Alien: Covenant repeats many of Alien’s plot elements –

Nevertheless, Alien: Covenant’s thematic focus is entirely different.[12] [open endnotes in new window] Thus, Alien: Covenant opens with a prologue to the first prequel movie, Prometheus. This prologue depicts the “birth” of David to a middle-aged Peter Weyland, who then disappears from the movie. It also shows us a highly civilized human culture. Aligning that culture with Weyland, art and science blur as we gaze upon not only Weyland’s AI creation but also some of Western culture’s most valued, aesthetic artifacts—Piero della Francesca’s “The Nativity” painting, Michelangelo's sculpture of the biblical David (the origin for the name of Weyland’s AI), Carlo Bugatti’s Throne Chair, and a Steinway grand piano. Refusing to believe that the birth of the human species was simply a matter of “biological chance,” Weyland, David’s self-described “father,” insists that the “only question that matters” is to discover his own creator. All art, including that before us, is simply a means at seeking the answer. The universe with its many creations, is a problem that the enlightened Weyland will solve. Weyland is a contemporary Dr. Frankenstein, a capitalist leader of the industrial revolution who solipsistically insists upon his ability to understand and control his universe.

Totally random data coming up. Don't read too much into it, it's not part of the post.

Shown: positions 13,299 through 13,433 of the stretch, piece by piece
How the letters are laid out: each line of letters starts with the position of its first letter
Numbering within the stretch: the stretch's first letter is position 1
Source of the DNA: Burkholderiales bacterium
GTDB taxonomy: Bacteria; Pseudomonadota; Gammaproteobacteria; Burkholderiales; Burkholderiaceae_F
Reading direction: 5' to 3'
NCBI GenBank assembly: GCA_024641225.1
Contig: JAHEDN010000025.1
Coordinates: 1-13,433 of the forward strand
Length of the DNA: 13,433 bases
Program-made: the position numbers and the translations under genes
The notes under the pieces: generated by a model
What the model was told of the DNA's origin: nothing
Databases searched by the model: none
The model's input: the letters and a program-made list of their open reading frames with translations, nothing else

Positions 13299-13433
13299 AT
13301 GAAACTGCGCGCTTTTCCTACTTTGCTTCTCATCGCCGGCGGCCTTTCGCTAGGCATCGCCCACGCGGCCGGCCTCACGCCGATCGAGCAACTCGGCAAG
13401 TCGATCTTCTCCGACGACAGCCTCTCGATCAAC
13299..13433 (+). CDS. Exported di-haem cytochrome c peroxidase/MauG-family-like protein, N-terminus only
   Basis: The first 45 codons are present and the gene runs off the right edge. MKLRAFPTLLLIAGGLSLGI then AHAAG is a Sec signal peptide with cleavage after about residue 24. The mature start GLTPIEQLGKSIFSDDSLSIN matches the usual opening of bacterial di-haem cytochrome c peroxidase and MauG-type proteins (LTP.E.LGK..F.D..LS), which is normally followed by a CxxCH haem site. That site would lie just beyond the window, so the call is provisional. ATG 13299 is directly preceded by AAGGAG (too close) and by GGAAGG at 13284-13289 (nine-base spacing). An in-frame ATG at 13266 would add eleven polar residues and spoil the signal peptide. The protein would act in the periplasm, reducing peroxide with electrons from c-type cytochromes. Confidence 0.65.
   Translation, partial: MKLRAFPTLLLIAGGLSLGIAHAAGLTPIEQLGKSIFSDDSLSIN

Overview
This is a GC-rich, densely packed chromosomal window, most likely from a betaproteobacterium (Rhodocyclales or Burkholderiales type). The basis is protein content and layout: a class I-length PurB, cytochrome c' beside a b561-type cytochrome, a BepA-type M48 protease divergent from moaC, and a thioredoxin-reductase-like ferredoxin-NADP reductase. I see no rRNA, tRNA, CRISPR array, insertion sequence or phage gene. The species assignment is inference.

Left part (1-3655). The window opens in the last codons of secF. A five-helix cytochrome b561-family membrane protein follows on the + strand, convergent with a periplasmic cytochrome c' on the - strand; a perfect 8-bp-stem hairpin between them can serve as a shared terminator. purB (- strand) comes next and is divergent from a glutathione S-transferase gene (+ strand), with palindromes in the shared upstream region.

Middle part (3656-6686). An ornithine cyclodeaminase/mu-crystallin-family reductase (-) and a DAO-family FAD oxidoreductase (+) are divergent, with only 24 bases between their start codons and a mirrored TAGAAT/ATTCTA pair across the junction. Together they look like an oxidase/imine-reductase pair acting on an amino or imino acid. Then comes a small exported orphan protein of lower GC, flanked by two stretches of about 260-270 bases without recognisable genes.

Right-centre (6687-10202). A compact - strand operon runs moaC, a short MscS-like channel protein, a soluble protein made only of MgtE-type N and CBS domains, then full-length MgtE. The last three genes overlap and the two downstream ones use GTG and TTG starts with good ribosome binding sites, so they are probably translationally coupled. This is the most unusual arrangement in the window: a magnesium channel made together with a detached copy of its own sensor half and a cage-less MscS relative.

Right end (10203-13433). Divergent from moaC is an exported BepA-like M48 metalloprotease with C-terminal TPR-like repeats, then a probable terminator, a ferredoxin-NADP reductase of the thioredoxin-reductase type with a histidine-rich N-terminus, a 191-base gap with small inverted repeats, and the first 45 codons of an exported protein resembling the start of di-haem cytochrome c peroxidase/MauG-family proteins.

David arrives at the vast, monumental civilization of the engineers’ home planet. “Look on my Works, ye Mighty, and despair!” David declares as he observes the engineers’ civilization below him.

Not surprisingly, David, Weyland’s creation, displays that same hubris. Indeed, he will surpass his father’s hubris, initially questioning in the prologue his father’s mortality and later pitying him for that mortality. While Weyland selects the composer Richard Wagner but then criticizes as a “little anemic” David’s playing on a Steinway piano of Wagner’s “Entry of the Gods into Valhalla,” the Covenant’s computer during the film’s last scene will play a fully orchestrated version. An updated rendering of the myth of the ancient, Nordic gods, David represents in contemporary mythology the triumph of AI with the arrival of the feared singularity.[13] Like Weyand with his artifacts of high culture, David, too, reflects how culture is no guarantor of empathetic understanding, let alone sublimity. An exceptionally gifted flute player who learned his skill from the engineers[14] and who ironically plays a musical ode to the deceased Shaw as he’s about to leave the engineers’ home planet, David is heartless in his will to create. Having killed Shaw, who had shown “such kindness” and empathy toward him, he prepares to kill Daniels, whom he acknowledges was worthy of the love—or duty—with which his double, the android Walter, had served her. Symbolically, David literally uses his flute as an instrument with which to nearly kill Walter, his “brother” who has refused to join him.

A middle-aged Peter Weyland tells David,
“I am your father.”
Weyland’s room is filled with the great artifacts of Western culture.
“Why don’t you play something, David?”
He plays Wagner’s “Entrance of the Gods into Valhalla." Director Ridley Scott is not without a sense of humor, what with the “music by” credit.
Questioned by David about his mortality, Weyland, David’s creator, defensively asks that David serve him tea. Does the “Directed by Ridley Scott” credit reflect Scott’s unease on his role as the creator of this film?